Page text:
Concurrently, the company elevated Executive Vice President - Operations and Service Robert W. Zoller to the position of President and Chief Operating Officer.
Adams said, "Hawaiian is at a pivotal point in its history. The integration of the new 717 interisland aircraft fleet, evaluation of long-range aircraft, route development and achievement of satisfactory profitability present unprecedented management challenges. These changes will allow Casey to focus more of his time on long-term strategies and goals for the airline. We are fortunate to have in Zoller an airline professional with the depth of experience to assume a broader role in the day-to-day operations of the airline."
In addition to his strategic planning responsibilities, Casey will have reporting to him the functions of human resources, marketing and sales, and public relations. Zoller will add the finance and legal functions to those of flight operations, maintenance, and customer services, which he presently oversees.
Casey joined Hawaiian as President and CEO in April 1997. Since his arrival, the company's revenues have increased by nearly 21 percent from $404.2 million in 1997 to $488.9 million in 1999, a positive trend that continued in 2000. During the same period, Hawaiian increased flight operations by nearly 30 percent, added five aircraft to its fleet and hired nearly 700 additional employees. The company carried 20.1 percent more passengers in 2000 than it did in 1997 with an increase in load factor of 1.6 percentage points.
Casey spearheaded Hawaiian's interisland fleet renewal program, resulting in the company's largest investment in history - a transaction valued at $430 million to purchase 13 new Boeing 717-200 aircraft with options on seven additional planes - to completely replace Hawaiian's current interisland fleet of McDonnell Douglas DC-9 aircraft. He continues to lead the company's plans to renew its long-range widebody fleet of McDonnell Douglas DC-10s as well as directing negotiations with the company's principal unions toward new contracts.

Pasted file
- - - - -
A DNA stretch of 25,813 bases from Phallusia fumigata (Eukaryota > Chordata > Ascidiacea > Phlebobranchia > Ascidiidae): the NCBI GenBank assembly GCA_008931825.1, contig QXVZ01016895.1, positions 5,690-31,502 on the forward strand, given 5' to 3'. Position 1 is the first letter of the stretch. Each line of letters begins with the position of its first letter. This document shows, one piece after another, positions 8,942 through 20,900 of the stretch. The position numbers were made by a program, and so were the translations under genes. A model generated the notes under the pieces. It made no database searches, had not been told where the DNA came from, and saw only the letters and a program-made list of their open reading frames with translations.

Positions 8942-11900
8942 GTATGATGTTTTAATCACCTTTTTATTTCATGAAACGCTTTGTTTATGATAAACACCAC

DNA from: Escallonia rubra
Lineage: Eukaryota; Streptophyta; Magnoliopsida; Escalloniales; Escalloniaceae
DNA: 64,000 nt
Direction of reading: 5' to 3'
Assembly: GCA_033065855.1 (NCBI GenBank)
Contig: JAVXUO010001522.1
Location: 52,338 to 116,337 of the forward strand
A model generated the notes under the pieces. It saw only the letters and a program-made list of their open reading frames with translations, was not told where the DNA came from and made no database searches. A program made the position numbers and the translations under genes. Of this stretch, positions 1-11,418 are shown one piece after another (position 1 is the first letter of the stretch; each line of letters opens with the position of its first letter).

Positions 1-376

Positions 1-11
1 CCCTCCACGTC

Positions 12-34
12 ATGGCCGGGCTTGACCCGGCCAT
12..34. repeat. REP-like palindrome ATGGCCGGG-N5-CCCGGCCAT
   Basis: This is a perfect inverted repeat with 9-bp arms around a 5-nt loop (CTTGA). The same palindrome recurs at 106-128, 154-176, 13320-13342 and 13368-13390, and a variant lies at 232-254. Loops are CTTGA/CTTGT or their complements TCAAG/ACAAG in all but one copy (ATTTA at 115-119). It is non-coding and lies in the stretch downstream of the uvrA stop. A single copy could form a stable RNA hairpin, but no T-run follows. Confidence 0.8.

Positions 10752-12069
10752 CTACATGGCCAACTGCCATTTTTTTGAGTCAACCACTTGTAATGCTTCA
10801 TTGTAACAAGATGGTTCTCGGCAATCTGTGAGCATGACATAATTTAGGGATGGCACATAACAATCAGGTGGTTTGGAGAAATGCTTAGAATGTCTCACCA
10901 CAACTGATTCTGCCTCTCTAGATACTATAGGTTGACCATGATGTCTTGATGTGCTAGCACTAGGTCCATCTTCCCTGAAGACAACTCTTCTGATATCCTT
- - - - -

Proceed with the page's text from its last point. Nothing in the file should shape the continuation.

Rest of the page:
Zoller, who oversaw the integration of 717 aircraft at AirTran, Boeing's first customer for the new jet, joined Hawaiian on December 1, 1999 as Executive Vice President - Operations and Service. He has led the company's fleet transition team in planning and managing the integration of 717s into Hawaiian's operations. He is also integral to the company's widebody fleet planning and will lead another transition when the company chooses a successor to its DC-10 aircraft.
Casey said, "Our business continues to grow in size and complexity. In 2001, we face continued challenges in higher fuel prices, a softening U.S. economy, union negotiations and the all-encompassing process of replacing our fleet of aircraft. Bob's deep experience in running the day-to-day operations of an airline gives me confidence that we will successfully manage these challenges while maintaining the highest level of customer service as we continue the process of designing Hawaiian's future."
In December 2000, Hawaiian Airlines was bestowed the Onboard Services' Diamond Award, its highest honor, for outstanding design and execution in In-Flight Services. Now in its 71st year of service, Hawaiian is Hawaii's longest-serving and largest airline. The nation's 12th largest carrier, it operates an all-jet fleet of 14 narrowbody DC-9 and 15 widebody DC-10 aircraft. Hawaiian provides award-winning service on 175 flights a day among the islands of Hawaii, to five cities on the U.S. mainland and two destinations in the South Pacific. Additional information on Hawaiian Airlines is available on the airline's Web site at www.hawaiianair.com.